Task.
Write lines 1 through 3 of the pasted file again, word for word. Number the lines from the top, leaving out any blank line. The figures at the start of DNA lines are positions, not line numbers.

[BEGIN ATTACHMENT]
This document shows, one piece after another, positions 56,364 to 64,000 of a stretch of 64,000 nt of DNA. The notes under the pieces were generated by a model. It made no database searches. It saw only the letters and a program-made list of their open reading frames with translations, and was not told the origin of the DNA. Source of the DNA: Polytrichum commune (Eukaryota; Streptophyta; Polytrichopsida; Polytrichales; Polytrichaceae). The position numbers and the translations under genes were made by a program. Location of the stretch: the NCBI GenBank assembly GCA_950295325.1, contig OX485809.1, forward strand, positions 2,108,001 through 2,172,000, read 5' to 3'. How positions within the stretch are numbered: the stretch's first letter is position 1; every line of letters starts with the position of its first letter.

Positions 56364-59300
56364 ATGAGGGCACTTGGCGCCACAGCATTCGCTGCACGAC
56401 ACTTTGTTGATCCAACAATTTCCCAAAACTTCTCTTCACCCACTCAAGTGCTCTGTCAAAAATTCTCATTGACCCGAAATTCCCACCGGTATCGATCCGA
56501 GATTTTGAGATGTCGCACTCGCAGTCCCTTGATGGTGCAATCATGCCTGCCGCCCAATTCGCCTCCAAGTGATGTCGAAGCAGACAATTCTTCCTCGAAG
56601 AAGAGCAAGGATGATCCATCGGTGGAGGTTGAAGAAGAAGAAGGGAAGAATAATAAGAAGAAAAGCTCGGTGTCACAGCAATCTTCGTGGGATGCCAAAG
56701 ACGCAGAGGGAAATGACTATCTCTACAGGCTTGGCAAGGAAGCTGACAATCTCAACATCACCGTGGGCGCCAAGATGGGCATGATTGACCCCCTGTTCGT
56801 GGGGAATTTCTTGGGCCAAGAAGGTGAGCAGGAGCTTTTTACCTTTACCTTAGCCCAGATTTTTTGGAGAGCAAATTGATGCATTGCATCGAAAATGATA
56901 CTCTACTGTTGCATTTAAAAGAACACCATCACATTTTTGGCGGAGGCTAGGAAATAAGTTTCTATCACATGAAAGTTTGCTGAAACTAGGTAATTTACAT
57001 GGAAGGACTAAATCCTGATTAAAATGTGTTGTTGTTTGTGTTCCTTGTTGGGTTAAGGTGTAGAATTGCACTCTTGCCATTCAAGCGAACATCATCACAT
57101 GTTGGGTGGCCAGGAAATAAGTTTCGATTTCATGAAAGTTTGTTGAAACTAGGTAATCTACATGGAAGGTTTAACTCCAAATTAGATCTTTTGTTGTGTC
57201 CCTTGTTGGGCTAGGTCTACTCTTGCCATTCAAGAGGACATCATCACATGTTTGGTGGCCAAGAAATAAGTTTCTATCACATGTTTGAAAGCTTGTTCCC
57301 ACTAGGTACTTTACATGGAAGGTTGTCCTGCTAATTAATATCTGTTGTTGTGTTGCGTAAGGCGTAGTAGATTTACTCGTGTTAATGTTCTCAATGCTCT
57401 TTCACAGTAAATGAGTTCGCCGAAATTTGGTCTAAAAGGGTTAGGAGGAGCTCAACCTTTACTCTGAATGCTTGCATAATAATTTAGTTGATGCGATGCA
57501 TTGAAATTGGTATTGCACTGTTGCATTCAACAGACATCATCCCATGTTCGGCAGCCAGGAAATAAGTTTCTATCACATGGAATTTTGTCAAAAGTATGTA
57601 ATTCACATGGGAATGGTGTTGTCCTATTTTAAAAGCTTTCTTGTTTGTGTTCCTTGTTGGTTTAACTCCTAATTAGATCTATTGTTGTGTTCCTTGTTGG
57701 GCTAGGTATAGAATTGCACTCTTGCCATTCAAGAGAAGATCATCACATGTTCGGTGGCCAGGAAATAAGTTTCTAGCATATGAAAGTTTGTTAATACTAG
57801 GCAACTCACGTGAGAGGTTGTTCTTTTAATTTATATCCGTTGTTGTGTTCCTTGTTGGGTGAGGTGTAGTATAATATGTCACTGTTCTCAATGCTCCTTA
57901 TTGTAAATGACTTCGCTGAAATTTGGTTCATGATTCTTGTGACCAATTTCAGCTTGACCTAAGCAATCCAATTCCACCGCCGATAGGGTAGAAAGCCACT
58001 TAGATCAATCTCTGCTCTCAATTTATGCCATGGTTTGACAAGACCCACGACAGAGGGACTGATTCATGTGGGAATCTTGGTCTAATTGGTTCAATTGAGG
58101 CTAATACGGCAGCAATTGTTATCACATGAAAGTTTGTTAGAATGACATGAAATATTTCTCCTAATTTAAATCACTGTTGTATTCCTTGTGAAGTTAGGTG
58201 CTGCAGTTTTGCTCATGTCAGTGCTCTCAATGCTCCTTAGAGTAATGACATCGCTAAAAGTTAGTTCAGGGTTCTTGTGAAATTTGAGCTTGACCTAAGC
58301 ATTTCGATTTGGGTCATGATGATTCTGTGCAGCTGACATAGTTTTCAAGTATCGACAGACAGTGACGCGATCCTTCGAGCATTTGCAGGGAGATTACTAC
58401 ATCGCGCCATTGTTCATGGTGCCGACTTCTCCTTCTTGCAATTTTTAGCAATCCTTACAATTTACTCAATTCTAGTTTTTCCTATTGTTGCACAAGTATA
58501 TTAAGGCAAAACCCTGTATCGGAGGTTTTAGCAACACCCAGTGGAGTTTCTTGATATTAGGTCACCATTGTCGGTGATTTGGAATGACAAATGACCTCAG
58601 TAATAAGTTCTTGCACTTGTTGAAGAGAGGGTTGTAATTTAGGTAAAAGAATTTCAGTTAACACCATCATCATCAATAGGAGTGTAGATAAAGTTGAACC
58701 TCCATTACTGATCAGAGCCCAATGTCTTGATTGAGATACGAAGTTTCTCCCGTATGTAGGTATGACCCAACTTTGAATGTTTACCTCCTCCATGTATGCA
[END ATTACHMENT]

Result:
This document shows, one piece after another, positions 56,364 to 64,000 of a stretch of 64,000 nt of DNA. The notes under the pieces were generated by a model. It made no database searches. It saw only the letters and a program-made list of their open reading frames with translations, and was not told the origin of the DNA. Source of the DNA: Polytrichum commune (Eukaryota; Streptophyta; Polytrichopsida; Polytrichales; Polytrichaceae). The position numbers and the translations under genes were made by a program. Location of the stretch: the NCBI GenBank assembly GCA_950295325.1, contig OX485809.1, forward strand, positions 2,108,001 through 2,172,000, read 5' to 3'. How positions within the stretch are numbered: the stretch's first letter is position 1; every line of letters starts with the position of its first letter.

Positions 56364-59300
56364 ATGAGGGCACTTGGCGCCACAGCATTCGCTGCACGAC